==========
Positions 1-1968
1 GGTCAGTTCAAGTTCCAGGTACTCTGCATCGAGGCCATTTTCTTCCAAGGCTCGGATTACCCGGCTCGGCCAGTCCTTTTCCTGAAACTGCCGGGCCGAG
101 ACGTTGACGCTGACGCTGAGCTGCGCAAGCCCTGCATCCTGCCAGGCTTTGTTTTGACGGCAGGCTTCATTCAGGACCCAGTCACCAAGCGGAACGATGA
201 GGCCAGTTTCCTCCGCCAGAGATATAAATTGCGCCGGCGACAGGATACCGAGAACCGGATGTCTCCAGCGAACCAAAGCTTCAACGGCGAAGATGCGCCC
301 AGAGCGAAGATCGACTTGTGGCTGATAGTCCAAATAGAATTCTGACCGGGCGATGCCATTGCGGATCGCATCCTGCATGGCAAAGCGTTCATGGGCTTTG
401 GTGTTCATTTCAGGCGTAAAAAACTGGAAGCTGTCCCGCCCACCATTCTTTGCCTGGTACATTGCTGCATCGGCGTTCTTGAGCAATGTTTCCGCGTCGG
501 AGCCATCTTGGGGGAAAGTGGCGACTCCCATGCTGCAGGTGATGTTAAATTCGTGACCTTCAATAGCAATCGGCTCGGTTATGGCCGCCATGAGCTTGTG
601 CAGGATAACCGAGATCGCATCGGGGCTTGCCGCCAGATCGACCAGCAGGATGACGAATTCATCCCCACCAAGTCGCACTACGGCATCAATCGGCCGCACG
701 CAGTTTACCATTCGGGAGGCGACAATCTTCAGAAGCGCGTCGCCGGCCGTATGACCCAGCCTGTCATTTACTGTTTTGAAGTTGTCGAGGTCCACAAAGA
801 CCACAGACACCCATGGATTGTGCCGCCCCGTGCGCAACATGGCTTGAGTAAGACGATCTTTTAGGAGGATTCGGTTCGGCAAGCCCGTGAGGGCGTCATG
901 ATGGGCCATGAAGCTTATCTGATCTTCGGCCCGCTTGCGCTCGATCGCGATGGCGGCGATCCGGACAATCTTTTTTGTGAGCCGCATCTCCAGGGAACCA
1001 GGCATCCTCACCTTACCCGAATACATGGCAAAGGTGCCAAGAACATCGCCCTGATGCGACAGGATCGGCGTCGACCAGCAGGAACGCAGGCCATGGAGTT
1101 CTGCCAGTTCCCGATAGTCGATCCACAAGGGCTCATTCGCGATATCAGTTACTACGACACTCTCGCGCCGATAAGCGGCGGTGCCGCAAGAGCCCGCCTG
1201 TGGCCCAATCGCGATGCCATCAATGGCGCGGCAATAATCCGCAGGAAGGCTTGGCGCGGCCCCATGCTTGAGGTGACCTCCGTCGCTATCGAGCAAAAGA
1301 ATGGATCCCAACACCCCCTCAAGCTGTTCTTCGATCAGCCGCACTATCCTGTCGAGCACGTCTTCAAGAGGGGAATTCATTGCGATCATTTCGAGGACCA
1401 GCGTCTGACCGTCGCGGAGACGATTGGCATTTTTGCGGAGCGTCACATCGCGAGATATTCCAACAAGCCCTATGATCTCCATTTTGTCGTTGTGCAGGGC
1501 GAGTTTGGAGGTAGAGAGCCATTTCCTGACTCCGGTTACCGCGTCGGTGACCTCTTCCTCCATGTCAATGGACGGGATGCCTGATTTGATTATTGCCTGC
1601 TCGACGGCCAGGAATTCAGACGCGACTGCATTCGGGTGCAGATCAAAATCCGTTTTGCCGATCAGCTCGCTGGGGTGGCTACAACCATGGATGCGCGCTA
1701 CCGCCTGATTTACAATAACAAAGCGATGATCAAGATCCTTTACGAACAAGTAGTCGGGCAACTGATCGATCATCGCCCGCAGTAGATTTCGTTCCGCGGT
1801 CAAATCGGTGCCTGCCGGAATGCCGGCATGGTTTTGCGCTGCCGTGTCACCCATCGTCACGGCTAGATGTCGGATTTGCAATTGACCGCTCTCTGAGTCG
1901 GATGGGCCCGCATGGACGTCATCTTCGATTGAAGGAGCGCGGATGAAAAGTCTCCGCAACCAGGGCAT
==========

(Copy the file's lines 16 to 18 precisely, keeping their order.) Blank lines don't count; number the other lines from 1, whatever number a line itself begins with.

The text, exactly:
1401 GCGTCTGACCGTCGCGGAGACGATTGGCATTTTTGCGGAGCGTCACATCGCGAGATATTCCAACAAGCCCTATGATCTCCATTTTGTCGTTGTGCAGGGC
1501 GAGTTTGGAGGTAGAGAGCCATTTCCTGACTCCGGTTACCGCGTCGGTGACCTCTTCCTCCATGTCAATGGACGGGATGCCTGATTTGATTATTGCCTGC
1601 TCGACGGCCAGGAATTCAGACGCGACTGCATTCGGGTGCAGATCAAAATCCGTTTTGCCGATCAGCTCGCTGGGGTGGCTACAACCATGGATGCGCGCTA